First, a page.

Firetide Routers Automatically Form Mesh LANs

 
 
By Anne Chen  |  Posted 2004-05-10 Print this article Print
 
 
 
 
 
 
 

Firetide's HotPoint 1000S routers enable wireless mesh networks, side-stepping costly cable.

Firetides HotPoint 1000S wireless mesh routers provide a cost-effective, efficient solution for enterprises looking to unwire their LANs.

When deployed, Firetides HotPoint wireless mesh routers ($799 each) automatically form a mesh network, enabling an enterprise to avoid costly standard LAN cabling.

Each HotPoint router includes three standard 10/100M-bps Ethernet ports for connecting access points and other devices. My test network consisted of five HotPoint wireless mesh routers, a NetGear WG602 wireless access point and a Panasonic WV-NM100 network camera.

The routers operate at 802.11b speed and form an IP network supporting multihop, point-to-point and multicast routing. Like the Internet, the wireless mesh network offers multiple redundant communications paths throughout the network. When I pulled one router off my network of five routers, for example, there was no discernible degradation.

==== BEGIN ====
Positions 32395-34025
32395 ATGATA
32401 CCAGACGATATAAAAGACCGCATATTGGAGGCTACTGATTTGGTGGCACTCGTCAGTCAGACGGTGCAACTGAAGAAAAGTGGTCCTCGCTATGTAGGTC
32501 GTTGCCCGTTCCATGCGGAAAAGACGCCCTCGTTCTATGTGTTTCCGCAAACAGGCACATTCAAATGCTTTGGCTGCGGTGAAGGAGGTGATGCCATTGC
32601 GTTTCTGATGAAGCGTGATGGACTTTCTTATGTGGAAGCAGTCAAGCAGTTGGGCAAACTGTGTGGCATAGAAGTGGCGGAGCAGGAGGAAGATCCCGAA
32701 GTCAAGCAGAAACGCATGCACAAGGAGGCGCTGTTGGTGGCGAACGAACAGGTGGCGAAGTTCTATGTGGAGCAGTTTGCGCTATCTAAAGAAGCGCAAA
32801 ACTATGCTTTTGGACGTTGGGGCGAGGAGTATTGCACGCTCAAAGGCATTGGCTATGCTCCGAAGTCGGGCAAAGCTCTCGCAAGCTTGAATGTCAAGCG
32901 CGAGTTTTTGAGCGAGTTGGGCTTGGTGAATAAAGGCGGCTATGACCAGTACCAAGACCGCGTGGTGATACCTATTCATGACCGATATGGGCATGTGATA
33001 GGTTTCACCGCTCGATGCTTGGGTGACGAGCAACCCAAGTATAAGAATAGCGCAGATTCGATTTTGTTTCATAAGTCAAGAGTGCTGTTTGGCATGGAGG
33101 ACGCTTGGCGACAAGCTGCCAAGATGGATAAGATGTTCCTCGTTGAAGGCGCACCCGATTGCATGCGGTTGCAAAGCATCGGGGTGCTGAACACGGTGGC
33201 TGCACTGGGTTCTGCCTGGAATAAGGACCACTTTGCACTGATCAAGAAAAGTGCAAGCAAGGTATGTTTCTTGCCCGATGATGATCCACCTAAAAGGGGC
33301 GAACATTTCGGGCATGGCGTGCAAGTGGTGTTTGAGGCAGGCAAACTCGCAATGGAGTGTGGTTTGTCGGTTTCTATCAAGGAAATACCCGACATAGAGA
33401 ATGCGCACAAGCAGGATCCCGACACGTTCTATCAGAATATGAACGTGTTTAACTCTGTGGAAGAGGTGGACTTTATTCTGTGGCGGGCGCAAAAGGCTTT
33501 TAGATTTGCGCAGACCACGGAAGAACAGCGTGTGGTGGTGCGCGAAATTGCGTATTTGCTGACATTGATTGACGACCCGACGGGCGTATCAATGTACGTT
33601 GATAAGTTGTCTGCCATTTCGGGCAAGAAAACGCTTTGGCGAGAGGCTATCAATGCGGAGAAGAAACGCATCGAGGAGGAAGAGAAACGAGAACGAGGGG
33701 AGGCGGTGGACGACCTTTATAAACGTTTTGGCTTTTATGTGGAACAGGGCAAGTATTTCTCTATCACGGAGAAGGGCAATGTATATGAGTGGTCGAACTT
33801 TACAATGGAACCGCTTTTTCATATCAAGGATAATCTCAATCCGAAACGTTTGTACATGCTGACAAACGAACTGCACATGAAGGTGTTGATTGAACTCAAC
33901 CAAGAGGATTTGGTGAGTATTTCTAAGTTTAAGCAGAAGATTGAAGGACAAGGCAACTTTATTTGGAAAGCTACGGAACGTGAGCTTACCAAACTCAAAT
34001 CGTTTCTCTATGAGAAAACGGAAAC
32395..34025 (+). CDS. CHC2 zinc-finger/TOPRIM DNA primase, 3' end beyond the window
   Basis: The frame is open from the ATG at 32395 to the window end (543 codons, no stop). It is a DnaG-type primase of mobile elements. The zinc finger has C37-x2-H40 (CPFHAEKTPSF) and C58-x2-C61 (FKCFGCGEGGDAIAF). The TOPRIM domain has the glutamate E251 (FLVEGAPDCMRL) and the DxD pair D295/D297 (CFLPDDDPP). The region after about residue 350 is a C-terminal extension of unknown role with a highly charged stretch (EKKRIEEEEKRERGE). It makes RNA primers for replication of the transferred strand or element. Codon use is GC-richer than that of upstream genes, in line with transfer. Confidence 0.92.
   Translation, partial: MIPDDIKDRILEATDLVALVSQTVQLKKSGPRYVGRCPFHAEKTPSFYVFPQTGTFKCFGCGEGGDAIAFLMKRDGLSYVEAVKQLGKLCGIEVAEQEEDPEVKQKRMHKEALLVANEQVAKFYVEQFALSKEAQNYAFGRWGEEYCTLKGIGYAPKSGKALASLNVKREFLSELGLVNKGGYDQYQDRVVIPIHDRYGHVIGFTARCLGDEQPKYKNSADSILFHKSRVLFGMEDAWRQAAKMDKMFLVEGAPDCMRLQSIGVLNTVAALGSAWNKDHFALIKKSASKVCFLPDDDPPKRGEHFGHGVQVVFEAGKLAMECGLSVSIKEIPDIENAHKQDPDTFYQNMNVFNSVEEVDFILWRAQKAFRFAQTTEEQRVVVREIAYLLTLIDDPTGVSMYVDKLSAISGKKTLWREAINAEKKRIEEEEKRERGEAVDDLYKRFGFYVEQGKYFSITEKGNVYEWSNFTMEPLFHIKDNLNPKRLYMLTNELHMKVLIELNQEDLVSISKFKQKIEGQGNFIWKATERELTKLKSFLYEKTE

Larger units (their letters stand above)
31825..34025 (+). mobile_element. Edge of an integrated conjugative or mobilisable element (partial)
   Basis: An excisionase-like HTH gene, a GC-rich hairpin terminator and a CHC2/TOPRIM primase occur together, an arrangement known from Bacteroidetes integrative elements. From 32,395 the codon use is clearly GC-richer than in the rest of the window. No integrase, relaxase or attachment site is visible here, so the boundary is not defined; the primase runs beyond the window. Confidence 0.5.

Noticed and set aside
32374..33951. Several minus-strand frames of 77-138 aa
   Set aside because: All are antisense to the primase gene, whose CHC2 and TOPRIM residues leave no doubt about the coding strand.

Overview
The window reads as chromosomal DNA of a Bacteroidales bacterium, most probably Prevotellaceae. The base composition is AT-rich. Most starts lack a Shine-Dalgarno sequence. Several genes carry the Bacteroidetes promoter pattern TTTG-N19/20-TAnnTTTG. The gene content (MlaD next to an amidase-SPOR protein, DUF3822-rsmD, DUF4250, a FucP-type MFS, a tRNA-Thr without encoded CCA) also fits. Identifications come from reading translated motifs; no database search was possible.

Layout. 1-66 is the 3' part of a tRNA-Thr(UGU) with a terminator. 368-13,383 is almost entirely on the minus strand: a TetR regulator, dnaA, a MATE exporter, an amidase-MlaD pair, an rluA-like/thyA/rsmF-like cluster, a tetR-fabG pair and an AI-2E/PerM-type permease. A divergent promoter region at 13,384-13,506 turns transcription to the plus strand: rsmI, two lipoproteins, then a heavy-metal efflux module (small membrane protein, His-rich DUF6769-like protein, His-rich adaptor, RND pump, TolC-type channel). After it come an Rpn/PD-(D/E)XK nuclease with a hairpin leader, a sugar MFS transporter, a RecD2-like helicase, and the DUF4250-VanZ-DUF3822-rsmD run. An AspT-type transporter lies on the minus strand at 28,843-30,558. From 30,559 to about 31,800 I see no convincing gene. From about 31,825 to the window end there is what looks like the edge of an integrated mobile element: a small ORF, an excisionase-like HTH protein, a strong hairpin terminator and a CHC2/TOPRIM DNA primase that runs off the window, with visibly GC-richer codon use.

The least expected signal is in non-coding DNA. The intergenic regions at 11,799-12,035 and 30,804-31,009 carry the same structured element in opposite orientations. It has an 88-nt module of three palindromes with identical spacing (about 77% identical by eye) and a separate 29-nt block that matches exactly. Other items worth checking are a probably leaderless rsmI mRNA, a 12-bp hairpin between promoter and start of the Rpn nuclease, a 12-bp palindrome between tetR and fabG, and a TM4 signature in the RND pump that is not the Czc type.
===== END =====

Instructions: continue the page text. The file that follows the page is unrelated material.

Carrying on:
I used the products management console to configure my mesh network for private operation with AES encryption. The network also supports third-party VPN and security platforms.

However, the management console doesnt offer the ability to take a router off the network remotely. Thats fine if youre wiring one floor, but if youve wired an entire campus, you probably have better things to do than look for a router thats gone AWOL.

More information is available at www.firetide.com.

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As a senior writer for eWEEK Labs, Anne writes articles pertaining to IT professionals and the best practices for technology implementation. Anne covers the deployment issues and the business drivers related to technologies including databases, wireless, security and network operating systems. Anne joined eWeek in 1999 as a writer for eWeek's eBiz Strategies section before moving over to Labs in 2001. Prior to eWeek, she covered business and technology at the San Jose Mercury News and at the Contra Costa Times.
 
 
 
 
 
 
 

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